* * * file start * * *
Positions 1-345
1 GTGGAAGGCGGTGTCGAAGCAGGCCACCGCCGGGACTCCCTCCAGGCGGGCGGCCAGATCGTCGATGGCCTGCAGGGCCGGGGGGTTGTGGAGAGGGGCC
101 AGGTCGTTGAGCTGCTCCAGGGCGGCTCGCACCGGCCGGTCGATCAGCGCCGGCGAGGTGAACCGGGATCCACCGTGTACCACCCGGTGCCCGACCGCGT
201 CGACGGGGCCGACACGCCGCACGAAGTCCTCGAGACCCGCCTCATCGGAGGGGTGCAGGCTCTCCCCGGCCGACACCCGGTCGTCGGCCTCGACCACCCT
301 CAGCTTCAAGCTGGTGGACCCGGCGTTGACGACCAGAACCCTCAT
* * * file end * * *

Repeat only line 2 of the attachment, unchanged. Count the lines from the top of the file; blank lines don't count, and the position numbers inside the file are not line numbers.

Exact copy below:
1 GTGGAAGGCGGTGTCGAAGCAGGCCACCGCCGGGACTCCCTCCAGGCGGGCGGCCAGATCGTCGATGGCCTGCAGGGCCGGGGGGTTGTGGAGAGGGGCC